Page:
State District Judge Trudy White, who drew the ire of James "Mucci" Stockton's family in 2015 when she reduced his killer's unanimous second-degree murder verdict to negligent homicide, offended the family again Thursday when she reluctantly — with defiant language — sentenced Stockton's killer to a mandatory term of life in prison after higher courts told her she had been wrong in 2015 to reduce the sentence.
White made it abundantly clear — and painfully so to Stockton's sister and several of his aunts — in her sentencing remarks that she stands by her opinion that Derrick Bland was too drunk and high on marijuana to have had the required specific intent to kill his brother-in-law on July 28, 2013, outside Stockton's North Lobdell Boulevard apartment.
White told Bland, 51, that his case is an example of a flawed system of justice and institutional racism. But she said she would be "obedient" and comply with the higher courts.
Stockton's relatives called White cold-hearted and said her words were insensitive and hurtful.
East Baton Rouge Parish District Attorney Hillar Moore III responded later by saying White's words are "troublesome for prosecutors and victims of crime," and he said the jury and appellate court decisions were "proper and should be respected." He said racism played no part in the decision of the mixed-race jury.
"The court's words today surely do not promote trust in the system but only more ambiguity and distrust without a basis IN THIS CASE," Moore said in a written statement. "We clearly have issues to deal with but IN THIS CASE, given these circumstances and facts, this victim and his family deserve justice."
The state 1st Circuit Court of Appeal reversed White last year and reinstated Bland's murder conviction, calling the judge's overturning of the unanimous jury verdict "clear legal error" and an "injustice." The Louisiana Supreme Court in April denied Bland's appeal without issuing written reasons.
One of Stockton's aunts, Dianne Williams Johnson, wrote White a scathing letter in 2015 calling her actions a "slap in the face" to his family.
"Thank God for the higher courts" were Johnson's first words when she gave her victim impact statement Thursday to the judge.
"That man intended to kill my nephew," Johnson added, noting that Stockton's daughter and two sons are hurting.
Stockton would have celebrated his 44th birthday on Friday, she told the judge.
Outside White's courtroom, Johnson, along with Stockton's sister, Rosalind Ford, and aunt, Shirley Williams, described the judge in similar fashion.
"She is cold-hearted," Ford said. "I've never seen this type of judge."
"She is heartless," added Johnson.
"She's cold-hearted," Williams said. "She makes excuses for people who are guilty."
As opposed to the mandatory life sentence that a second-degree murder conviction carries, negligent homicide is punishable by up to five years behind bars.
Trial testimony indicated Bland shot the 40-year-old Stockton three times, and after he fell to the ground, Bland walked up to him and shot him three more times.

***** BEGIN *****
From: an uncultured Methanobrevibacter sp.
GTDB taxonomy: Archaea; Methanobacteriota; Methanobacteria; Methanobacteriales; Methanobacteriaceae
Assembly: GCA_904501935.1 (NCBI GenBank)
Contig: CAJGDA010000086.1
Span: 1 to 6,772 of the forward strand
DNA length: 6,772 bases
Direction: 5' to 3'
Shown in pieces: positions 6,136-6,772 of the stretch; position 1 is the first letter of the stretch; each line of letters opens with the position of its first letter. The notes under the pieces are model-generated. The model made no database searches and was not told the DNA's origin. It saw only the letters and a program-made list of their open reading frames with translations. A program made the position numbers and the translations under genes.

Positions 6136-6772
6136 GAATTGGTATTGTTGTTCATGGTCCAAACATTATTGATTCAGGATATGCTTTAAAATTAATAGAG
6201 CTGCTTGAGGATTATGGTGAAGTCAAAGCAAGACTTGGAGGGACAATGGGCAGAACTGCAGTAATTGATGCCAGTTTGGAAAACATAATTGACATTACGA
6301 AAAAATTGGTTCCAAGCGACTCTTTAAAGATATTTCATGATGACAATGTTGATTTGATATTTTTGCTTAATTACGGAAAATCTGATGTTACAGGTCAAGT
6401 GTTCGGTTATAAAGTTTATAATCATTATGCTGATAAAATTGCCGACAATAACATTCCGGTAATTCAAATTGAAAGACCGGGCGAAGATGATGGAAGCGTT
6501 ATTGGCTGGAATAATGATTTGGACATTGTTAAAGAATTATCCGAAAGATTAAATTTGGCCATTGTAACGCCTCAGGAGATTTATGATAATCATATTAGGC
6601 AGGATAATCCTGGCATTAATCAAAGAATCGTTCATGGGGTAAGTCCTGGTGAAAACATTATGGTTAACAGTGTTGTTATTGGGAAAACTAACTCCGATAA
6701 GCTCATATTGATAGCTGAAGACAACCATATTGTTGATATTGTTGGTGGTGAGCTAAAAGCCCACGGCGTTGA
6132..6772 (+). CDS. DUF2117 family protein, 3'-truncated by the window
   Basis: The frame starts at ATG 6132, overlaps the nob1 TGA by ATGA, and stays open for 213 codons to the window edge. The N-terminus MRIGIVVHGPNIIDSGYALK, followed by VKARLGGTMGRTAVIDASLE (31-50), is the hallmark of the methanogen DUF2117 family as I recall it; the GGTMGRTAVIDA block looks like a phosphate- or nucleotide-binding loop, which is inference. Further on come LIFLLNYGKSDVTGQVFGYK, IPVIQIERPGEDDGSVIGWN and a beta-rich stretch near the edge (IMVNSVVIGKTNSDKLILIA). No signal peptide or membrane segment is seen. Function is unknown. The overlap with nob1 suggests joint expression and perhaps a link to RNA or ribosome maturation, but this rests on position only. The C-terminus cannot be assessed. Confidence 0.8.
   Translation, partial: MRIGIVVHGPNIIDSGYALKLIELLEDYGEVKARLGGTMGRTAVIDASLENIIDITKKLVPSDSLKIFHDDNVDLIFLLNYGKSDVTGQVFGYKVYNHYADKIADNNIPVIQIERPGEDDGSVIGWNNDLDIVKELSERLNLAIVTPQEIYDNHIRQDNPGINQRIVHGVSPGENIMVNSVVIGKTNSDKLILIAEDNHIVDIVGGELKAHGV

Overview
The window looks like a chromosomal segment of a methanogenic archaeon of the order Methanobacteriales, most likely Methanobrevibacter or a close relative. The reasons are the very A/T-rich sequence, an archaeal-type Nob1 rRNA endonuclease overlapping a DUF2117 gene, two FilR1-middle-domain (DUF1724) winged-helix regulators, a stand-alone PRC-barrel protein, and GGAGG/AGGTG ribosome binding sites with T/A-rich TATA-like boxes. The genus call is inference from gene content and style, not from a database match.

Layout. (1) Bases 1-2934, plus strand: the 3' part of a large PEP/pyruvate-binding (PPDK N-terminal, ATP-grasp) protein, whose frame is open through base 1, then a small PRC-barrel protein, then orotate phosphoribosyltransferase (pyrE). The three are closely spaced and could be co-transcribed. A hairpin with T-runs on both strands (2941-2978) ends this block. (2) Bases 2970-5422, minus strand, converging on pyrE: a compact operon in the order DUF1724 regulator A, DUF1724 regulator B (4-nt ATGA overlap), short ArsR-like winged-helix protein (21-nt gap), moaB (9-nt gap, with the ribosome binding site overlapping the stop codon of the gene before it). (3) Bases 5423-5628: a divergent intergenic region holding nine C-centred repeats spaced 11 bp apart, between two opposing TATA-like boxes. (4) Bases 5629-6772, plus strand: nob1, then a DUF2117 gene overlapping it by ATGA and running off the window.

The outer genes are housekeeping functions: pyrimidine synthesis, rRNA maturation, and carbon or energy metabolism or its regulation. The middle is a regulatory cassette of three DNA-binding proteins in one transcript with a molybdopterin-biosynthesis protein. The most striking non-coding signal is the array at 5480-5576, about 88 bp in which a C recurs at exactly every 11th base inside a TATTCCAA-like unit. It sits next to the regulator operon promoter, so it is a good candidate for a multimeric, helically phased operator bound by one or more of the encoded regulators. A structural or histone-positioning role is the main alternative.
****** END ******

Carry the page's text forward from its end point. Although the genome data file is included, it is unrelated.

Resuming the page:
"At no time did the court ever address the facts that were overwhelmingly in support of the defendant's guilt, including him standing over the victim firing more rounds into his body," Moore said, adding that he understands the daily pain that comes with administering justice.
Prosecutors say Stockton earlier had cursed Bland and kicked him out of his apartment during a family gathering, so Bland laid in wait underneath a tree outside the apartment until Stockton came out. Two witnesses and Bland testified he drank a large amount of alcohol that day.
The 1st Circuit took note of the two sets of fired bullets and said "deliberately pointing and firing a deadly weapon at close range are circumstances which will support a finding of specific intent to kill." Bland ran to a friend's apartment after the shooting and attempted to obtain a ride, then disposed of the gun and fled farther from the scene, the appellate court added.
White said Thursday she had the best seat in the courtroom during the trial to assess the credibility of all witnesses and weigh the evidence.
Circuit Judge Mike McDonald, however, wrote last year that it is "hard to understand" how White concluded Bland did not possess the necessary specific intent to kill Stockton.
"The trial judge's decision in this case was an injustice to the victim, to the citizens of the state of Louisiana, and to our criminal justice system," he stated.
Fellow Circuit Judge Mitch Theriot, who authored the appeals court's decision, wrote that Bland admitted he was angry with Stockton following their argument and began to shoot simply upon hearing Stockton's voice as he exited the apartment. The decision to shoot with no provocation "is also strong evidence of a specific intent to kill," Theriot said.
The 1st Circuit said evidence of Bland's intoxication the day of the shooting was "not insignificant," but the jury's rejection of his defense could have been based on Bland's ability to remember a substantial portion of the day's events, his accurate firing of three shots from a distance and his immediate recognition of his criminal act.
An East Baton Rouge Parish jury found Bland guilty in March 2015. White overturned the verdict in August of that year. The appeals court reversed her in April 2016.
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